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This article by Simon Saltzman was prepared for the April 23, 2003 edition of U.S. 1 Newspaper. All rights reserved.

A Lyric Soprano Who Acts

Audra McDonald’s brilliant singing of the brutal letter

scene from Verdi’s "Macbeth" apparently did not impress Maria

Callas, the famed opera diva who rather enjoyed intimidating, if not

downright humiliating, her students. Not one to be easily dismissed,

McDonald confidently stands up to the diva, and finishes the aria

with confidence. This is drama, of course, not real life. It happened

in Terrence McNally’s play "Master Class," in which McDonald

made her Broadway debut and won the first of three Tony awards.

It has been said of this lyric soprano, whose clarity and power has

impressed the critics of both pop and classical music, and her growing

legion of fans, that she has an ability to sing as naturally and

spontaneously

as she speaks. This is a quality possessed by very few of the great

singers, Maria Callas and Judy Garland among them.

In real life, the extraordinarily talented McDonald admits during

our phone conversation, that, despite the accolades she receives,

confidence is something that she lacks. It is hard to believe of this

multi-talented artist who won the coveted Tony award for both

"Carousel"

and "Ragtime." This, as well as a Tony nomination in the title

role of the modern musical "Marie Christine."

McDonald, a 1993 Juilliard graduate, is the main attraction of a big

band show at the State Theater on Saturday April 25. The concert,

under the baton of Ted Sperling, McDonald’s musical director of choice

for years, will feature "Happy Songs" (the title of her latest

album) by such great American songwriters as Harold Arlen, Duke

Ellington,

George Gershwin, and Richard Rodgers.

The concert is also a celebration of the joy of motherhood for the

33-year-old McDonald, who talks about her two-year-old daughter Zoe,

born on St. Valentine’s Day. McDonald is married to bass player Peter

Donovan, who only last week played at the State Theater with Patty

Lupone.

"Zoe also likes to sing," she says, "but doesn’t like

to hear me sing. That is unless I sing her songs —

`Twinkle,

Twinkle Little Star’ and the `Sponge Bob’ theme song."

Although Zoe’s favorite songs are not on the State

Theater

program, we talk about the inspiration behind the concert that has

toured the country for the past two years.

"Although I’m singing a popular Gershwin song, `Someone To Watch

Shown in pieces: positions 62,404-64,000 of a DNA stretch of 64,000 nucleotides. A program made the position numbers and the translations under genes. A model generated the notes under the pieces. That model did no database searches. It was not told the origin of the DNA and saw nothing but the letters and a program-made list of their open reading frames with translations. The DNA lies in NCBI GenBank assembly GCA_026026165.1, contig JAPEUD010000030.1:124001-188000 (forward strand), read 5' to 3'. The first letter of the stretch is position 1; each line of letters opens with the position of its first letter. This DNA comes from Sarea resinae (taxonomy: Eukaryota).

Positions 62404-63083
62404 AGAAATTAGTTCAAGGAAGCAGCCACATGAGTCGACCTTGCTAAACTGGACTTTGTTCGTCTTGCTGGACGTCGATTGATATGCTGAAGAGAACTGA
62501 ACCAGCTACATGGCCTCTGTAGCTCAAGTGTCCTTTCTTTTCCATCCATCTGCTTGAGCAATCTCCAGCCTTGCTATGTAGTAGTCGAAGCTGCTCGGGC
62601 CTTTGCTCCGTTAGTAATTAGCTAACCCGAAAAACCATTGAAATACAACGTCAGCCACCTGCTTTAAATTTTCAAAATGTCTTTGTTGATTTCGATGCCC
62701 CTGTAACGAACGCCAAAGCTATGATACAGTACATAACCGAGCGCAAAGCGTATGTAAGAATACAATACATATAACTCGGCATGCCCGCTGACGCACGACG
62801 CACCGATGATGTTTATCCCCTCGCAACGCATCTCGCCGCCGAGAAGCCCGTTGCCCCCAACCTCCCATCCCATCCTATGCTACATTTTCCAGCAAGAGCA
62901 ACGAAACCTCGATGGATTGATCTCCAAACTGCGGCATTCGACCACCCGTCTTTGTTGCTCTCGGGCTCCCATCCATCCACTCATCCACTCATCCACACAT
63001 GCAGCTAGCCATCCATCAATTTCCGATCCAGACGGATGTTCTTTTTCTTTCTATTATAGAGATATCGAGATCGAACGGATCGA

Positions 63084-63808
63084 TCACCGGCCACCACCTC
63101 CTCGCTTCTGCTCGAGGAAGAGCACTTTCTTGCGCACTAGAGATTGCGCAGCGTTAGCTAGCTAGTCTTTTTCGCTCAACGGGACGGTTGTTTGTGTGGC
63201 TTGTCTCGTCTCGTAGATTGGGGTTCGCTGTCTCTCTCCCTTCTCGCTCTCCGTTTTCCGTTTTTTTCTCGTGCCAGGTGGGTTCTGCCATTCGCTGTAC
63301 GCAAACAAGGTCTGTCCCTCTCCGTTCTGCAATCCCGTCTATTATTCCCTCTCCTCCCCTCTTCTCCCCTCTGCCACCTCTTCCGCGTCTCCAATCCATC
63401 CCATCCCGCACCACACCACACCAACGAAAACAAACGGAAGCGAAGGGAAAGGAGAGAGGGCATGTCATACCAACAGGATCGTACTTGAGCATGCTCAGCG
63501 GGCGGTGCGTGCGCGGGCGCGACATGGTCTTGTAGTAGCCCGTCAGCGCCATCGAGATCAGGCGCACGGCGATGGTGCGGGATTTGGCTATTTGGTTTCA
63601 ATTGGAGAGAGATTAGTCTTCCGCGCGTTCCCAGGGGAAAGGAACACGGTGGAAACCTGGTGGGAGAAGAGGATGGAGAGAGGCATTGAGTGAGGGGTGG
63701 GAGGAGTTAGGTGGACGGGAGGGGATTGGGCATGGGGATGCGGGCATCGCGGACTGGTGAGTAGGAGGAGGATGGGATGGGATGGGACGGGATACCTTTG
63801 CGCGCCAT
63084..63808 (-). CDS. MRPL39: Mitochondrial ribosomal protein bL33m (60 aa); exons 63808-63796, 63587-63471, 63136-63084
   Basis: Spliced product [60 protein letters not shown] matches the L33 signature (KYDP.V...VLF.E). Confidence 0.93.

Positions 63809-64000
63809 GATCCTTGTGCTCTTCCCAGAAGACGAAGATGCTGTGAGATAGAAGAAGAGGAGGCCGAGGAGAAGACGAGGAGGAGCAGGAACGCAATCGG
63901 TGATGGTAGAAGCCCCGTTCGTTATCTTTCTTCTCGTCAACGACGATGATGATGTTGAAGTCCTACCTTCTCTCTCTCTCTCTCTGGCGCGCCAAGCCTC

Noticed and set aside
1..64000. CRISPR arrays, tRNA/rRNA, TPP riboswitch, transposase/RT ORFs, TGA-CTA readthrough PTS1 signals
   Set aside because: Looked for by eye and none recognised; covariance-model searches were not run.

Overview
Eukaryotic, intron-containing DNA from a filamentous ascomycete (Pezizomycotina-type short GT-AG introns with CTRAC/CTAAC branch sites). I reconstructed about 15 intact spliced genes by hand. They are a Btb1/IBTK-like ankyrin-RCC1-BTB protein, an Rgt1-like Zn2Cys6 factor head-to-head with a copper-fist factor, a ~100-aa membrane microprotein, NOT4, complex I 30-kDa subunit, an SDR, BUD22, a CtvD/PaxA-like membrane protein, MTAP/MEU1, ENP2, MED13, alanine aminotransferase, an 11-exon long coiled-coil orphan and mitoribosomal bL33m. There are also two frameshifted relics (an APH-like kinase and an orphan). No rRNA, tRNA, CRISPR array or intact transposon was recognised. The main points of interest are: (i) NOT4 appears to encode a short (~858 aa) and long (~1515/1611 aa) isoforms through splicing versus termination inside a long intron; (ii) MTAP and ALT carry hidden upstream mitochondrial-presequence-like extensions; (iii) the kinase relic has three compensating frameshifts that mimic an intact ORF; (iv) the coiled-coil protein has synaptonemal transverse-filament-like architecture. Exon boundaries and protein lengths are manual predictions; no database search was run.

Over Me,’ I choose not to do the most well-known songs, but rather

songs that I love, like Ellington’s `On A Turquoise Cloud,’ a song

without lyrics, and a rarity by Arlen, `Ain’t It The Truth.’"

The latter, she explains, was cut from the film "Cabin in the

Sky," only to reappear 20 years later in the Broadway musical

"Jamaica," sung by Lena Horne.

As exemplified in her best-selling albums, "Way Back to

Paradise"

and "How Glory Goes," McDonald likes to share her love for

the lesser-known vocal repertoire. This, as well as championing the

new wave of distinguished theater composers like Jason Robert Brown,

Ricky Ian Gordon, Michael John LaChiusa, and Adam Guettel.

"I really want to get their music out there for people to hear.

I think these young composers stand tall upon the shoulders of the

best American theater composers. Their work is challenging and

beautiful,"

she says. She indicates that her strength right now vocally is the

musical theater art songs. Her State Theater program closely resembles

her Carnegie hall solo recital debut of last November.

Speaking of challenges, McDonald says she is working hard towards

becoming a great actor. It’s a goal that seems well within her reach.

Television audiences got their first glimpse of McDonald in CBS’

Peabody

Award-winning "Having Our Say: The Delaney Sisters," written

by the McCarter Theater’s Emily Mann. "I played the younger

Bessie,

the temperamental one," says McDonald who worked very closely

with Mann during the filming.

Appearances in television shows, "Annie," with Victor Garber

and Kathy Bates, and in "The Last Debate," with James Garner,

paved the way for the NBC series "Mr. Sterling," in which

she co-stars with Josh Brolin. While the lyric soprano has on her

wish list to do Gershwin’s "Porgy and Bess," and Poulenc’s

"La Voix Humane," she has already demonstrated her acting

ability by winning an Emmy nomination for her role in "Wit."

"There are some days when I wish I didn’t have such a strong

ambition

to perform, and I long to be just a mom and a wife," she says.

Raised

in Fresno, California, McDonald was inspired to pursue a musical

career

by her parents, both of whom are musicians. Her Juilliard audition

program, an aria from "Le Nozze di Figaro," and a Samuel

Barber

art song, impressed the judges enough for a callback. Just one week

later she got the news to say goodbye Fresno, hello New York.

I couldn’t resist asking McDonald to name her desert island picks.

How could you not love someone who answers: "Oscar Peterson, Judy

Garland, and `Gone With the Wind.’" And how could you not pick

McDonald’s concert as the entertainment choice for the weekend.

— Simon Saltzman

Audra McDonald, State Theater, 15 Livingston Avenue,

New Brunswick, 877-782-8311. Big band show features music of Arlon,

Ellington, and Gershwin. $22 to $50. Saturday, April 26, 8 p.m.


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